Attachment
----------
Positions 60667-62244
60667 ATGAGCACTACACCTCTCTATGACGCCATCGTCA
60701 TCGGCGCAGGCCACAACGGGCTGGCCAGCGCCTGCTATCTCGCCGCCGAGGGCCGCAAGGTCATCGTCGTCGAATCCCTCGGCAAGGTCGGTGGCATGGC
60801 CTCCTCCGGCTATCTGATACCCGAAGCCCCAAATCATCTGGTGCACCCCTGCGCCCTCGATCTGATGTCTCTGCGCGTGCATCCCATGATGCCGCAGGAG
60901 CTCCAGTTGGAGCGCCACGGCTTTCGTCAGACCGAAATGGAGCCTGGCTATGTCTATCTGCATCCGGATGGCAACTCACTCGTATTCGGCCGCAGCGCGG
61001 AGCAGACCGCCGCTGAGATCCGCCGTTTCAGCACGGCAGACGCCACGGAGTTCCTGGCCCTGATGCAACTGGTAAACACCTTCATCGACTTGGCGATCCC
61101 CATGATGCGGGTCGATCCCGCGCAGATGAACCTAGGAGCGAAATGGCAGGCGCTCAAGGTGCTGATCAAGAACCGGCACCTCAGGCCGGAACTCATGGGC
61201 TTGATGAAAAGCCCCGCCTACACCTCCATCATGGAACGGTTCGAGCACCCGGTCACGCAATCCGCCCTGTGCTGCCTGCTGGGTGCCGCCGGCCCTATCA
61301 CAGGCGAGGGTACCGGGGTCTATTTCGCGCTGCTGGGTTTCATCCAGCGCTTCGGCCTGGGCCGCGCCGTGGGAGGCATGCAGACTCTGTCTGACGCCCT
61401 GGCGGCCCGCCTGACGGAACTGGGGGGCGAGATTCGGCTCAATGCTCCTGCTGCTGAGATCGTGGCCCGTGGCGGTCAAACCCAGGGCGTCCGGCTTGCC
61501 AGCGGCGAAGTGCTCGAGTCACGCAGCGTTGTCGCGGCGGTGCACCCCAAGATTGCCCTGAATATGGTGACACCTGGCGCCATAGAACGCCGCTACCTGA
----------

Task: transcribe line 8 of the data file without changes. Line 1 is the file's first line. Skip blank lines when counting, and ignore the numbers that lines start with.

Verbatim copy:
61201 TTGATGAAAAGCCCCGCCTACACCTCCATCATGGAACGGTTCGAGCACCCGGTCACGCAATCCGCCCTGTGCTGCCTGCTGGGTGCCGCCGGCCCTATCA